Posted April 16, 2007
Why hasn't Catholicism had a more positive effect?
All Things Catholic
by John L. Allen, Jr.
Although this question by John Allen of the Catholic News Reporter is about Latin America, one must wonder what the responses to it would be if asked about this country: Why isn’t Catholicism more effective in this country, especially with so many Catholics being in our government???
If any corner of the globe should bear the imprint of Catholic values, it's Latin America. Catholicism has enjoyed a spiritual monopoly in the region for more than 500 years, and today almost half the 1.1 billion Catholics alive are Latin Americans. Moreover, Latin Americans take religion seriously; surveys show that belief in God, spirits and demons, the afterlife, and final judgment is near-universal.
The sobering reality, however, is that these facts could actually support an "emperor has no clothes" accusation against the church. Latin America has been Catholic for five centuries, yet too often its societies are corrupt, violent, and underdeveloped. If Catholicism has had half a millennium to shape culture and this is the best it can do, one might be tempted to ask, is it really something to celebrate? Mounting defections to Pentecostalism only deepen such ambivalence.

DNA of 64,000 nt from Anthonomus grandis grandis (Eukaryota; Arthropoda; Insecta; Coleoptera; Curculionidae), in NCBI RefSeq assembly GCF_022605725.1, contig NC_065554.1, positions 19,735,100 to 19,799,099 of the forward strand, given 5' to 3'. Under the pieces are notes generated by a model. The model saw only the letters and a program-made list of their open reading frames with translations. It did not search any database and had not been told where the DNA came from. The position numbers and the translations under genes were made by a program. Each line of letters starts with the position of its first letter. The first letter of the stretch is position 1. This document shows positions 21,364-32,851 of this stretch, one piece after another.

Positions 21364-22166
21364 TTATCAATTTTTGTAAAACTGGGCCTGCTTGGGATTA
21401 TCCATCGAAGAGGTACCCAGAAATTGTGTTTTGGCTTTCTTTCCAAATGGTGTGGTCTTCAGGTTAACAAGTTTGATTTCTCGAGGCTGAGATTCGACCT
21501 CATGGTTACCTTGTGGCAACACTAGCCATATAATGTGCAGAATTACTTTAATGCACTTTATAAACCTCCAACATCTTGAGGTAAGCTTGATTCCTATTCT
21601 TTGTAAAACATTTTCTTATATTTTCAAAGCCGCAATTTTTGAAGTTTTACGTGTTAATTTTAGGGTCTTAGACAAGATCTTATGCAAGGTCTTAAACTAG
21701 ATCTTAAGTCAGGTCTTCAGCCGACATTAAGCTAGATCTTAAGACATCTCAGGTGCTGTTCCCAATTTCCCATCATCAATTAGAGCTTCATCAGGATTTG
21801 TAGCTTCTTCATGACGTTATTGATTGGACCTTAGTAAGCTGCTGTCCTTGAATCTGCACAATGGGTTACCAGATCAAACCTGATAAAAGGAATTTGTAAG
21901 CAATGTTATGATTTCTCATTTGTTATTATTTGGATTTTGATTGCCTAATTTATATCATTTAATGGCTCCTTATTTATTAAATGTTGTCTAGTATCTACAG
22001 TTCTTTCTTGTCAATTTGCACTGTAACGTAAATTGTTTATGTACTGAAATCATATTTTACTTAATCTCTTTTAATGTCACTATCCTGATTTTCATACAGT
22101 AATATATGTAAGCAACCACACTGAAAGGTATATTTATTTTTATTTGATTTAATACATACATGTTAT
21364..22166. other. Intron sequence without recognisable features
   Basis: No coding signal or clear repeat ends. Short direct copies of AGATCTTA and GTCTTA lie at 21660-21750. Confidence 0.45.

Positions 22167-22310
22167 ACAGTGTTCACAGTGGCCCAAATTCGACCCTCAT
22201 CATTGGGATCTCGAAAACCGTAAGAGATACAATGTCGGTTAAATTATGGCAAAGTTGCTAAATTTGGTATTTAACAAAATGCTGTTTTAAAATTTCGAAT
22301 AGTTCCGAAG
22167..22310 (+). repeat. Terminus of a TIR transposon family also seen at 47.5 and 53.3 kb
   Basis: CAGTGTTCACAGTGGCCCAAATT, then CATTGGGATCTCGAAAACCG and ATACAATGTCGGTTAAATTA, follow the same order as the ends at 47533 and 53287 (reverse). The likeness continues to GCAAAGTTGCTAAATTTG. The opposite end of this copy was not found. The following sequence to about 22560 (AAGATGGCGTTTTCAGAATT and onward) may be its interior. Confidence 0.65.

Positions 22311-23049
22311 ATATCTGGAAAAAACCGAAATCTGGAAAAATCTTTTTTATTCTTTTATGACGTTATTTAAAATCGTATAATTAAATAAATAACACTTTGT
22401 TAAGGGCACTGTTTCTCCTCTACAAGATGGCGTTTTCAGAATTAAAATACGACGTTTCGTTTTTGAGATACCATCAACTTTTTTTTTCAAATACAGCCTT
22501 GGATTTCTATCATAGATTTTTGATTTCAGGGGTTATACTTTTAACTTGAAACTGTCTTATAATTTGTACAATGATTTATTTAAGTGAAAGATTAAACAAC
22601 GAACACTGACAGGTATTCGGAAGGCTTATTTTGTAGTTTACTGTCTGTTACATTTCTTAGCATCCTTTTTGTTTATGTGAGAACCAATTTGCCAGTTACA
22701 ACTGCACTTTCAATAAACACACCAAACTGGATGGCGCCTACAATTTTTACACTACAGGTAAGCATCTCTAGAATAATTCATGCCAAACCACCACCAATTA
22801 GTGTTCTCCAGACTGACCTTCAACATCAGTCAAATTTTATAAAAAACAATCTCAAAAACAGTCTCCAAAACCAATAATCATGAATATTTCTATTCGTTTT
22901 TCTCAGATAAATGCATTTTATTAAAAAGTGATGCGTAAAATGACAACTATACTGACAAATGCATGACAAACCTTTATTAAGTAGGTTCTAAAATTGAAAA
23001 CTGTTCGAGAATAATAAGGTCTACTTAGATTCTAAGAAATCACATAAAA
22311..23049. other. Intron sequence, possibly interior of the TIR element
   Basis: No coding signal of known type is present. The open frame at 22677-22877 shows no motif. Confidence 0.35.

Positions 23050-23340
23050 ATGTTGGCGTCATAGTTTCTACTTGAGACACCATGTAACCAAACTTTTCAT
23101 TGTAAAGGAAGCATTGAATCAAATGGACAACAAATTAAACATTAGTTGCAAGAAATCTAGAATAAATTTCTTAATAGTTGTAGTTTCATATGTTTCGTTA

After my recent jaunt in Honduras, I understand the question.
In this tiny country of seven million, violence is so endemic that even the guards at the Pizza Hut across the street from our hotel carried automatic weapons. According to the World Health Organization, Honduras has a murder rate five times the global average, largely due to the maras, or drug-related gangs. One sign of the times: Cardinal Oscar Andres Rodriguez Maradiaga of Tegucigalpa loaned us his driver and vehicle for some of my appointments, which meant that we moved with a military escort because of death threats against the cardinal, an outspoken opponent of the drug trade. (I confess that I sometimes wondered if we might actually be safer in a cab.)
Most of the estimated 30,000 young Hondurans who belong to these gangs, it's worth recalling, were baptized as Catholics and raised in Catholic families.
Corruption is also ubiquitous. To take one example, electrical blackouts are chronic because the state-run electric company is perpetually on the brink of bankruptcy. In a classic vicious circle, revenue shortfalls due to corruption have produced a staggering national "electricity tax" of 49 percent, prompting people to refuse to pay their bills, making breakdowns even more routine. Once again, the officials responsible for this mess are overwhelmingly Catholic.
In light of such realities, I repeatedly put the question to my hosts: Why haven't five centuries of Catholicism left a more impressive social fingerprint?